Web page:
Police have urged the developers of a new borough estate to take measures to protect hundreds of future residents against soaring crime rates.
A reserved matters application has been submitted on behalf of MCI Developments for the already approved plan for 218 homes in the northern park of Bridgewater Business Park in Leigh.
As part of the plans, which are pending final approval by Wigan Council, Greater Manchester Police is advising that 1.8m fencing be erected at the north part of the site – as well as secure off-road parking to protect residents in an area which has seen increasing crime rates of late.
That said, the report author did say it was felt that the building of the estate would itself help to improve security in the area.
The police statement, which comes after the approval of an outline application, has revealed that the rate of some crimes are up to 236 per cent higher than the national average.
A report produced by the GMP Design for Security team has said that the proposal will only be considered acceptable if certain measures are taken to protect residents.
They wrote: “The level of crime recorded in the local area over the past 36 months has been high and has generally been rising.
“However these rises are mostly early on in the reporting period with many types of crime (including domestic burglary and criminal damage) beginning to fall more
“The most prevalent types of crime in the local area have been less serious wounding, criminal damage, theft and non-domestic burglary.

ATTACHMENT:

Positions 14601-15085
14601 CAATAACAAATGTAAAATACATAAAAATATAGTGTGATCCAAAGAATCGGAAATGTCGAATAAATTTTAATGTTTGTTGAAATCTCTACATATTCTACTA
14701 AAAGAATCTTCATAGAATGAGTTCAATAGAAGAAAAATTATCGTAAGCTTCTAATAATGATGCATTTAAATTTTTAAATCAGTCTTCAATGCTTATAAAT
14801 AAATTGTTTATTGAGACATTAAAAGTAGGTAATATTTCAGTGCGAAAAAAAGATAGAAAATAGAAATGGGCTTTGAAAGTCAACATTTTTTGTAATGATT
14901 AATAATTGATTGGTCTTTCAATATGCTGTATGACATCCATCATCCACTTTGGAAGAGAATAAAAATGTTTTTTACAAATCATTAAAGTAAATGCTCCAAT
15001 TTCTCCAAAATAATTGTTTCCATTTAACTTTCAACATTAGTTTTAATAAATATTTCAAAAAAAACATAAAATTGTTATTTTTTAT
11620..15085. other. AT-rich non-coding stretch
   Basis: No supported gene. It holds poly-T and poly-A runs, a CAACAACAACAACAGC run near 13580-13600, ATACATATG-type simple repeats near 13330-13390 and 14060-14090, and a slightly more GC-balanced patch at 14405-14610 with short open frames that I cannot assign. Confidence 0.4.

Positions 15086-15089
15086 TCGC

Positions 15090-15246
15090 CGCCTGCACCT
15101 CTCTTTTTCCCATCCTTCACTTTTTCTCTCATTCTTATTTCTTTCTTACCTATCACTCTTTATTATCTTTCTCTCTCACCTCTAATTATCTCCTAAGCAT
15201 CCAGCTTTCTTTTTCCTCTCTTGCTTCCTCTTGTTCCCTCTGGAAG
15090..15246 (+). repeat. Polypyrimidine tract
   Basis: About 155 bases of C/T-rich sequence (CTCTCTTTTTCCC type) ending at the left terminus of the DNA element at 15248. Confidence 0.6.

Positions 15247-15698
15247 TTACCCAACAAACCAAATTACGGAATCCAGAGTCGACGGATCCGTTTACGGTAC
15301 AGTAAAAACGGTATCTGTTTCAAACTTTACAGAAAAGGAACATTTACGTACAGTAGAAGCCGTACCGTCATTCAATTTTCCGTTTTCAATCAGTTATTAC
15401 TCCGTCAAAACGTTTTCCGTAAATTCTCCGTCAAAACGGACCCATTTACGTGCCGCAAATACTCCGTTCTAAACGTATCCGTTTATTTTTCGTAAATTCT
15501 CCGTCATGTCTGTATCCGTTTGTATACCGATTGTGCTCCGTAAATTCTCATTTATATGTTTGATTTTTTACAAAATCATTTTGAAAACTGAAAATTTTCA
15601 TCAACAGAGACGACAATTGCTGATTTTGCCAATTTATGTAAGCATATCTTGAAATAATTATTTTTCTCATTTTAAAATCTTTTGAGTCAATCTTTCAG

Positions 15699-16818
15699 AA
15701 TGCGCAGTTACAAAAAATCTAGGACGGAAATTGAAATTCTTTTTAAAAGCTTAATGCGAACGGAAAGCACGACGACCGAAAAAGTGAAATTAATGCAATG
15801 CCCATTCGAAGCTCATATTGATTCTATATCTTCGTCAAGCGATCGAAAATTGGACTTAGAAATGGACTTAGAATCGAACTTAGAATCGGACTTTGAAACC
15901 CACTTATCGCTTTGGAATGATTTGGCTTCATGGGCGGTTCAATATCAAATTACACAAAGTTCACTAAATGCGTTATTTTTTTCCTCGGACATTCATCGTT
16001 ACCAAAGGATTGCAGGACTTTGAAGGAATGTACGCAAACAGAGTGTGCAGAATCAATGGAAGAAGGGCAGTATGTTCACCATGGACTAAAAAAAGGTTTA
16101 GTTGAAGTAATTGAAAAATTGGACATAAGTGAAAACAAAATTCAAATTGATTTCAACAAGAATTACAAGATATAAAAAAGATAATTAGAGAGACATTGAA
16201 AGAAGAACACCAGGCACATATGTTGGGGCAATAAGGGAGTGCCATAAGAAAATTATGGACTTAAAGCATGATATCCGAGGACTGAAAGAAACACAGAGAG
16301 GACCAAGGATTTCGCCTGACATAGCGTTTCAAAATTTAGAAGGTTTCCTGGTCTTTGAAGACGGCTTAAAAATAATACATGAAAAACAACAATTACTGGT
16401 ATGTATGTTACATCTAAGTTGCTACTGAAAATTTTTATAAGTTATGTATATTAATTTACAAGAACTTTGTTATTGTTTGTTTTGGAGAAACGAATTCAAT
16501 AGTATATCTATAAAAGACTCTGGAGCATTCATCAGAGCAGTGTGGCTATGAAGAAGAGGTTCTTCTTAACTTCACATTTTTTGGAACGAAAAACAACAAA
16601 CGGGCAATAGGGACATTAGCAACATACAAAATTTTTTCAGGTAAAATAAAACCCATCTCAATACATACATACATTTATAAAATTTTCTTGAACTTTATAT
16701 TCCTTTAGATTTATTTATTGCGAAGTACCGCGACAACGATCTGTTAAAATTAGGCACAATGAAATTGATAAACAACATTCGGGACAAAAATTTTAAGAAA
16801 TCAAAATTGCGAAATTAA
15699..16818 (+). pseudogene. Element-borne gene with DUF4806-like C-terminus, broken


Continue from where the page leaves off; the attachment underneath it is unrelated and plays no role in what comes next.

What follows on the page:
“The local rates of domestic burglary, violence, criminal damage and vehicle crime are higher than both the averages for Wigan and Greater Manchester as a whole.”
Shocking figures revealed that the rate of certain crimes are much higher than the local, regional and national
In this part of Leigh, the rate of woundings per 1,000 dwellings is 184 per cent higher than Wigan, 105 per cent higher than Greater Manchester and 236 per cent higher than England and Wales.
Similarly, the rate of criminal damage in the area is 113 per cent higher than Wigan, 98 per cent higher than Greater Manchester and 200 per cent higher than England and Wales.
Police have identified the nearby canal as a potential route for offenders and have suggested a 1.8m fence along the northern boundary of the estate to protect the residents there.
The report states: “The presence of the canal towpath along the northern boundary of the site could provide an easy access/escape route for criminals to utilise unseen and could leave the immediately adjacent dwellings vulnerable to unauthorised access and damage – particularly given the high rates of criminal damage and domestic burglary in the area.
“It is therefore essential that the definition along the northern edge of the scheme is as robust/secure as possible.”
However, despite the concerns raised, Design for Security consultants felt that the development would itself help to lower instances of crime in the area.
They wrote: “The proposed development will bring a currently vacant site into use and provide additional activity, surveillance and overlooking to the area at all times of the day and night.”
The consultants have said that they will support the development, as long as the recommendations are followed.
A construction start date is yet to be confirmed.
The reserved matters, which also include details about the size and shape of the dwellings as well as construction hours, among other details, will be decided upon in May by council planners.